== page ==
Ipswich Curson Lodgehistorical era: Victorian / Edwardian
1 Silent St
grid reference TM 162 442Something we've got wrong about this establishment? Something more you think we should know about it? Please email us
listed building grade II*
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CAMRA Ipswich & East Suffolk branch.
last updated 09/01/2017
Curson Lodge is believed to date from the early 16th century. It was built either as an inn or a lodging house. During the 17th century, the building was used as a naval hospital.
It seems most probable that it was originally a lodging-house for Lord Curson's Elephant & Castle on the opposite corner of Silent Street. There seems to be some confusion in the historic record between the two buildings, both being said to have been used as a naval hospital and inn.
One theory about the origins of Silent Street's name is that when Curson Lodge was being used as a hospital for soldiers wounded in the Dutch wars of the 1650s, the noise of horses and carts in the street kept disturbing them, so straw was lain in the road to make it silent.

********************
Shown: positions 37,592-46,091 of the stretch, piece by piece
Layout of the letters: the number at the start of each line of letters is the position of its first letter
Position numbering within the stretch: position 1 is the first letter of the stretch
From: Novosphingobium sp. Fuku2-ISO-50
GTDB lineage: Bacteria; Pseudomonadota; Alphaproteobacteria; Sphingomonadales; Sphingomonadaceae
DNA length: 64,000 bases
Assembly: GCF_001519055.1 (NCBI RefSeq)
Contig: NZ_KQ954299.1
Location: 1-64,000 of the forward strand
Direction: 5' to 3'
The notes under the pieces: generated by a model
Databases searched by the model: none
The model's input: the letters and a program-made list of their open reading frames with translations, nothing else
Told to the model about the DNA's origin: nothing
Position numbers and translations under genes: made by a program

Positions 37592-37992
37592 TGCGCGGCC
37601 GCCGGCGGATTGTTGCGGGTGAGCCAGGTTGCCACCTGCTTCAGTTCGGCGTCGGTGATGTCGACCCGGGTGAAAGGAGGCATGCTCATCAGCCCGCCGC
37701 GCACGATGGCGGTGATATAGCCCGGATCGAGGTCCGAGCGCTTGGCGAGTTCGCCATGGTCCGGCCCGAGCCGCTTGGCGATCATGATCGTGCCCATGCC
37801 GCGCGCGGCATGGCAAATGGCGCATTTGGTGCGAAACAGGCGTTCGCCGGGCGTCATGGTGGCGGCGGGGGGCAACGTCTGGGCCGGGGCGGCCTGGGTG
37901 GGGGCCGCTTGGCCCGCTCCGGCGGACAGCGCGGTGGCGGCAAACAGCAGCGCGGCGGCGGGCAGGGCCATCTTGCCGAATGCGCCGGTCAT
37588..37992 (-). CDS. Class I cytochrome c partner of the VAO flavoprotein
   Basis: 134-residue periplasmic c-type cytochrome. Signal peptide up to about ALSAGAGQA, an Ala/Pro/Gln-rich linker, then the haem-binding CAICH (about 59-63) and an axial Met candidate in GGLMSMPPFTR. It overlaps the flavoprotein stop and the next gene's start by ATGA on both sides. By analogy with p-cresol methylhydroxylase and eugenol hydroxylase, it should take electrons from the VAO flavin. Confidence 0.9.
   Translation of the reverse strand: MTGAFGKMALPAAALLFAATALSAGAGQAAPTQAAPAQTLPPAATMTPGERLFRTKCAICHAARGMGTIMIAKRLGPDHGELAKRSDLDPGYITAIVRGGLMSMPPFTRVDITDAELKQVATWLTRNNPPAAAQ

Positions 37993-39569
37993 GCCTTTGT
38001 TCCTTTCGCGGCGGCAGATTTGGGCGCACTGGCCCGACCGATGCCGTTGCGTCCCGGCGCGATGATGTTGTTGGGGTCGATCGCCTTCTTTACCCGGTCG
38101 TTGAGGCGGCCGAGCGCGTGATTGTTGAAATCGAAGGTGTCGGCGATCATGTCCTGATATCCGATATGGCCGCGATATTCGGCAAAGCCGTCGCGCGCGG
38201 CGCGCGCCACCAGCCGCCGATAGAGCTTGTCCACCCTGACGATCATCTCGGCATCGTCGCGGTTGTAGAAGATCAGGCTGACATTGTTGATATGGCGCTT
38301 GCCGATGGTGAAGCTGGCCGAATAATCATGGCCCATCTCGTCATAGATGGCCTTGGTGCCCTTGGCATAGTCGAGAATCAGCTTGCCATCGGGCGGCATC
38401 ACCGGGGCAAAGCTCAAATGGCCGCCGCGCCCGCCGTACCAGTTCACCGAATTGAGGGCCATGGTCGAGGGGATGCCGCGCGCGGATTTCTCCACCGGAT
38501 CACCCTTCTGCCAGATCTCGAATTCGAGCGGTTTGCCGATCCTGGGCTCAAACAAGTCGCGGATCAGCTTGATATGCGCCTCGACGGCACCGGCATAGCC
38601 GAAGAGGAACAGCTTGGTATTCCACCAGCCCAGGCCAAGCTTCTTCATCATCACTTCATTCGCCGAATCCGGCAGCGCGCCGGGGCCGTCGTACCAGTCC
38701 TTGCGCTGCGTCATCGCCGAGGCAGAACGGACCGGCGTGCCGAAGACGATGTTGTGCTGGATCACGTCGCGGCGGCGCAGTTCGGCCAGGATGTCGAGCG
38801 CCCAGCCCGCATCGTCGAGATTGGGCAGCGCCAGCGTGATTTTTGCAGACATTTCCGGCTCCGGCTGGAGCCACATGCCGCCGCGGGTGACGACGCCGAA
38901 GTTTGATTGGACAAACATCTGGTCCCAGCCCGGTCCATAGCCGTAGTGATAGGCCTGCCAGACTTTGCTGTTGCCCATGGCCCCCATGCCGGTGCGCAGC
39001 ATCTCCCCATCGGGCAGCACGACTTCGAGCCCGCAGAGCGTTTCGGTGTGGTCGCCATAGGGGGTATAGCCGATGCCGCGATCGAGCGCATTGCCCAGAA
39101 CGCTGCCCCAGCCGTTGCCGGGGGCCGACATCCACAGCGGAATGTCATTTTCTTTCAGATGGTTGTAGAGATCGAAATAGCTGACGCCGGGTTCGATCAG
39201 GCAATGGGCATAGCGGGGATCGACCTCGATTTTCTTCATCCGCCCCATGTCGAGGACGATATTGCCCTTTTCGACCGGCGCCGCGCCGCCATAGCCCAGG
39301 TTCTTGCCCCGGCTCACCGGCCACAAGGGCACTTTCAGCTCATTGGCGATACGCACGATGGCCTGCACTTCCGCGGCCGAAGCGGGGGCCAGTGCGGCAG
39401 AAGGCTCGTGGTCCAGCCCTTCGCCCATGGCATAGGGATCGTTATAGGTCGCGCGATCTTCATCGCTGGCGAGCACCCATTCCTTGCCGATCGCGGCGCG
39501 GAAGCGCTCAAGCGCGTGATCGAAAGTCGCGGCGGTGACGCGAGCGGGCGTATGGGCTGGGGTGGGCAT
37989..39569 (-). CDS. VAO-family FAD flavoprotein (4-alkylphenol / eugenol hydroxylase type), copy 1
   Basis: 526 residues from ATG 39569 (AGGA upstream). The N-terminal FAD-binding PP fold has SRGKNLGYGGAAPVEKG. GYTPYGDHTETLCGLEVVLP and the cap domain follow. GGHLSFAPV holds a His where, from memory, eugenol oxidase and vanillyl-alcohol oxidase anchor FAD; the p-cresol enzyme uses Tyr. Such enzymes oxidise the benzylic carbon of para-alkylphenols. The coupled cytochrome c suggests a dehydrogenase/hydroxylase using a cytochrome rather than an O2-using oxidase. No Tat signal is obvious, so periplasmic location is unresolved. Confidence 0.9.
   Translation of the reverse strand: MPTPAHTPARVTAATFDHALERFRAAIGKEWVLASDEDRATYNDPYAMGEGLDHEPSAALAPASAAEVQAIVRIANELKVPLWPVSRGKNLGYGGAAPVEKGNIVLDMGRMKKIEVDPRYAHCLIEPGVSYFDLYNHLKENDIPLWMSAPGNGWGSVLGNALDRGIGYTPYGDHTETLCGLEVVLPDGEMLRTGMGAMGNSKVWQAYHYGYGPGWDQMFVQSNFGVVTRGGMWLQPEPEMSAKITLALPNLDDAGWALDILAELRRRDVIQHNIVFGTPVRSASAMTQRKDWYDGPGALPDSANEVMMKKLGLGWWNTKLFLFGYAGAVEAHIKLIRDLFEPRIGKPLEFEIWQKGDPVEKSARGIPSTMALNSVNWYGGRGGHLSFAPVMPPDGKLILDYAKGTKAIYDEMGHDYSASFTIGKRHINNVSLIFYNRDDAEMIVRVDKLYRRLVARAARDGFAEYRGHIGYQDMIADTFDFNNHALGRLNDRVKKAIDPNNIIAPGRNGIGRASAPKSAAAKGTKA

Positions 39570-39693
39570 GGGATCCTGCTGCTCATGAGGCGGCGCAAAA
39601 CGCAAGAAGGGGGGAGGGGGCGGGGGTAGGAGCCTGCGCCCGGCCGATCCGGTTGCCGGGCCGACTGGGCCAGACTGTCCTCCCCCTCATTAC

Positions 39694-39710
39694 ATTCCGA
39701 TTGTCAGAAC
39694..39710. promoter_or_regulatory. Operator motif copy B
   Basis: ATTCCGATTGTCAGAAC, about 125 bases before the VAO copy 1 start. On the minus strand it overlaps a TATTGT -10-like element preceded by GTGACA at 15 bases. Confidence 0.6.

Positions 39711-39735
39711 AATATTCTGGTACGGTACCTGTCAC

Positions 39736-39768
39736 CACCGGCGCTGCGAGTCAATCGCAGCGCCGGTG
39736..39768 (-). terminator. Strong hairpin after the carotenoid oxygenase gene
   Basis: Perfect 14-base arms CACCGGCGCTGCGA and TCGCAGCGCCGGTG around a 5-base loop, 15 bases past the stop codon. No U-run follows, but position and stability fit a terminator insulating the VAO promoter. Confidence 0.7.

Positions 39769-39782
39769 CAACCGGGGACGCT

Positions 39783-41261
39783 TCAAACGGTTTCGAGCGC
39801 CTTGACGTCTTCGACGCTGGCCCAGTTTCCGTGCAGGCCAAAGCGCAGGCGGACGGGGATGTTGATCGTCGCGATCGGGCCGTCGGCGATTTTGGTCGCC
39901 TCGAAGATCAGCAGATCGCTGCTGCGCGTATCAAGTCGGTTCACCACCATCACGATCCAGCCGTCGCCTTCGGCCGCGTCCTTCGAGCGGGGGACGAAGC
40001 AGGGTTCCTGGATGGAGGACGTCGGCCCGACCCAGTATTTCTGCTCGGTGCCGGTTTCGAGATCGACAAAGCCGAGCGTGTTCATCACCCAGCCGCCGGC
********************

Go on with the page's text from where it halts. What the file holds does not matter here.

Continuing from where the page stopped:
It's said to have operated as an inn during most of the 18th century and also for a period during the 19th (from about 1838 onwards).
Although often said to have been associated with Cardinal Wolsey, it seems unlikely that this was in fact the case. However, a blue plaque on the wall notes that his parents were born in a (long-demolished) building across the road. Wolsey himself is believed to have been born in the Black Horse.
The building was damaged in February 2013 when a car ploughed into the cornerpost. Fortunately recent structural alterations meant that this post was no longer load-bearing.
(Most pub, location & historic details collated by Nigel, Tony or Keith - original sources are credited)